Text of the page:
An opt-in offer is a free resource you provide related to your topic that you give away in exchange for an email address to incentivize email subscriptions (and rapidly grow your email list).

With the right opt-in offer, you’ll see your subscription rate go from a measly 1%–2% to an encouraging 5% or more.

Tactic #4: Trying to Build an Ad-Driven Media Empire


Back before the days of affiliate marketing and product creation, there were the days of advertising — one of the only ways bloggers of yesteryear could begin to monetize.

The idea was that you’d build a huge site with lots of pages ranking in Google, slap ads on them, and you’d see profit.

Now, even back in the day, the gains you’d get from ads were modest. Even then, you’d need a whole lot of people clicking your ads to make a decent living. But if you had enough pages ranking for profitable keywords, you could make it work.

These days, it’s even harder than it was before. Not only do you face a lot more competition, but most people have developed “banner blindness,” which means they pay so little attention to the ads on a page that they don’t even notice them.

Advertising is an ineffective (and unprofitable) means of monetizing your blog. Fortunately, you have much better options.

What to Do Instead

Blogging is more of a viable career than ever before.

But now, instead of relying on tacky display ads to earn you pennies for the hard work you do, you can earn much more by creating products, offering services, or selling online resources and courses.

Turn toward treating your blog as an actual business, and away from scammy monetization practices like advertising.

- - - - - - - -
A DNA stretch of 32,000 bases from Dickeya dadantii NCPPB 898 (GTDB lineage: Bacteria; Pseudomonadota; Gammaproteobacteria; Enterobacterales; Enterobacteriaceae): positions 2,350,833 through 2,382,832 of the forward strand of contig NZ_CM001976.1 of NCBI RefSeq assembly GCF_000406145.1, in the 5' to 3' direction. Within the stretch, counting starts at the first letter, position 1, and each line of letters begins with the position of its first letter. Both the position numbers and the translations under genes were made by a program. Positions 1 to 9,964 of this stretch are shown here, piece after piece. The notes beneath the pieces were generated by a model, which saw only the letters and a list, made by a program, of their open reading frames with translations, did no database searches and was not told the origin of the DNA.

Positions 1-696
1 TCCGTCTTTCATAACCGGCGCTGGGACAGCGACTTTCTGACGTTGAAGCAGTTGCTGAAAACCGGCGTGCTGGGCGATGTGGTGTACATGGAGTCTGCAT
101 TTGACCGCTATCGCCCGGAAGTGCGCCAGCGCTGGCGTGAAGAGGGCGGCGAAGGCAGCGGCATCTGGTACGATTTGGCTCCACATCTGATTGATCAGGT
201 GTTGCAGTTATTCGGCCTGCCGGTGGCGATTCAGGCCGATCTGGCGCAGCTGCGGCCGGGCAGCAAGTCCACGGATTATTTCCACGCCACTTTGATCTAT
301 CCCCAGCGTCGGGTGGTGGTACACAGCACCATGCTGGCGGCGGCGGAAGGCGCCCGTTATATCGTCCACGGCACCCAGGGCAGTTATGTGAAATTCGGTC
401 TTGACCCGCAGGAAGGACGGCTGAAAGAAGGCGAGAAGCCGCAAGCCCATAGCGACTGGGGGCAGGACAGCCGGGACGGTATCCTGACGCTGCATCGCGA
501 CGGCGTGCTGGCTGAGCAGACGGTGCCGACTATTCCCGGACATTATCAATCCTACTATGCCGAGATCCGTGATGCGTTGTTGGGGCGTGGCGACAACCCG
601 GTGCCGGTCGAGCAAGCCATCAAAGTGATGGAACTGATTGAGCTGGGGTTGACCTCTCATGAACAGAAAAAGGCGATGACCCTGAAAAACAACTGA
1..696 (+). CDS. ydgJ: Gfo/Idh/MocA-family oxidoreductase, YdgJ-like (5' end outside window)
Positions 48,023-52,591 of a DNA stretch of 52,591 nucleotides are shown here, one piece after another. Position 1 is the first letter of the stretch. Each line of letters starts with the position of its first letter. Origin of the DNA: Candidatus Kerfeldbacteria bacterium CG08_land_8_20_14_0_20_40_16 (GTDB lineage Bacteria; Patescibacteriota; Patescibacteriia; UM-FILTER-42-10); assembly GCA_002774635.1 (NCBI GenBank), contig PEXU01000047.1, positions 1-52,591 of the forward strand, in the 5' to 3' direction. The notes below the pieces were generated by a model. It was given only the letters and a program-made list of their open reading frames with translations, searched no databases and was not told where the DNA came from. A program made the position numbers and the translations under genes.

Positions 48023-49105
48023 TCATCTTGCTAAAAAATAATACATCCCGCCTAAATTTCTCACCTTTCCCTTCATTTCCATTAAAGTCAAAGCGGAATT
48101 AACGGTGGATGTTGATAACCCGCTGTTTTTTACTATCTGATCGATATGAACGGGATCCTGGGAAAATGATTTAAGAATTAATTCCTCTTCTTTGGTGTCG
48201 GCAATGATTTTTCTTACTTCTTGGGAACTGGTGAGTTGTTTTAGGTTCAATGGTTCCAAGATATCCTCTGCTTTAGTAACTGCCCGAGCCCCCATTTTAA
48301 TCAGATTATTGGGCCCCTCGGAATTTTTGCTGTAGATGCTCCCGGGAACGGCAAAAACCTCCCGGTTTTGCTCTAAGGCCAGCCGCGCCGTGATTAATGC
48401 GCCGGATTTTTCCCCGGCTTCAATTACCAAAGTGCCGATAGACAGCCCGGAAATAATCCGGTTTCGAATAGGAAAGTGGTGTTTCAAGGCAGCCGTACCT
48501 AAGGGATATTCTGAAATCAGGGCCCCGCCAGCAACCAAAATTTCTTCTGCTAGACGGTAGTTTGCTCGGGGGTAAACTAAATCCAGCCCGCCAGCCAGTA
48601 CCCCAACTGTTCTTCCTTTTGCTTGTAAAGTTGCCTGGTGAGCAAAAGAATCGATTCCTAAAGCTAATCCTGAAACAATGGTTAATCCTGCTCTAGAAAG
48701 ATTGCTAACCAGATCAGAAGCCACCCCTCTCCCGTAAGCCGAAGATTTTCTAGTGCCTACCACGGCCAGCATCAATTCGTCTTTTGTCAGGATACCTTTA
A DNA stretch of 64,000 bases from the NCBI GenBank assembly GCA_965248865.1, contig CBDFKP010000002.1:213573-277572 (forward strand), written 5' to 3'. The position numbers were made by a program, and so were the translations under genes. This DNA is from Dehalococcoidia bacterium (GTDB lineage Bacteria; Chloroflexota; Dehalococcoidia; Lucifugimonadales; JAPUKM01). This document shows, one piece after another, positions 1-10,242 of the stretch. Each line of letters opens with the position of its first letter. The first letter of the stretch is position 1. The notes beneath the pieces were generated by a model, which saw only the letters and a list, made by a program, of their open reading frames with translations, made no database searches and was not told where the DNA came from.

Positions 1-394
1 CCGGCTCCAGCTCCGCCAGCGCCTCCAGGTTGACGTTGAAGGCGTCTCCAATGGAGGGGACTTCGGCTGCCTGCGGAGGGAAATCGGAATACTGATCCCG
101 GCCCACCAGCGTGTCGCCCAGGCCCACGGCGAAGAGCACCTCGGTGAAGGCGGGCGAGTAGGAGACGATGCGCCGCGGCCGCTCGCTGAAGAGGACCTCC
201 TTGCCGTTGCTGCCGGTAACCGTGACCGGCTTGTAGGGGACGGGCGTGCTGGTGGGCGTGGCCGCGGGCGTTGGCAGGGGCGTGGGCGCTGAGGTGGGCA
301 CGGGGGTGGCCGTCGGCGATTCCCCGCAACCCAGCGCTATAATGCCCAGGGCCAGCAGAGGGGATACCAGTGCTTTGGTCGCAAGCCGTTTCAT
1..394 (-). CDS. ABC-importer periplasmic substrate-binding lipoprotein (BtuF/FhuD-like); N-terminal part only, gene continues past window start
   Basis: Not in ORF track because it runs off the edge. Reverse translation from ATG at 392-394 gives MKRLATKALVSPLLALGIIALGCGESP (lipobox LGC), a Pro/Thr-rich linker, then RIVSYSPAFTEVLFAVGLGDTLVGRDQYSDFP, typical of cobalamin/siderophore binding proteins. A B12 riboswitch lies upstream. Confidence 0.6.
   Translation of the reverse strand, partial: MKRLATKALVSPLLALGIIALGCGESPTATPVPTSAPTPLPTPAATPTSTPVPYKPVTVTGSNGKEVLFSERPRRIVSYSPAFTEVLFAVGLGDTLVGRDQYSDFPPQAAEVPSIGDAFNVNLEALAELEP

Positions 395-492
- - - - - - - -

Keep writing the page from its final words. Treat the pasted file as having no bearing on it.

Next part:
Tactic #5: Lurking in Comments Sections Looking for Traffic


Back in the day, the way to guarantee traffic was to leave comments on articles posted on other blogs in your niche.

If you left your comments in enough places, they could bring you significant amount of traffic. You’d just leave a link in the URL section of your comment, and wait for the traffic to roll in.

Why do you think you still see so much spam in comment sections? Because this used to work like gangbusters.

But now this no longer works. Nobody has time to comb through the comments section of an article and click the links to see if commenters have a blog they might want to follow.

What to Do Instead

Commenting on other people’s blogs is still an effective way to build relationships with other bloggers. If you connect with other bloggers in their comment sections enough, they learn your name and will recognize you.

Then, if you want to send them a pitch, or a link or share request, they will already have warmed to you. They will be a lot more receptive.

Of course, leaving half-hearted comments (“Nice article!” “I totally agree with your fifth point!”) isn’t the way to do it. You’ll actually have to read their articles and share which insights you gained from it, and if you have any additional ones to offer, mention those too. (Just make sure you don’t outright contradict them, if you want to build up your relationship with them.)

You want to be more like this:

Leave insightful comments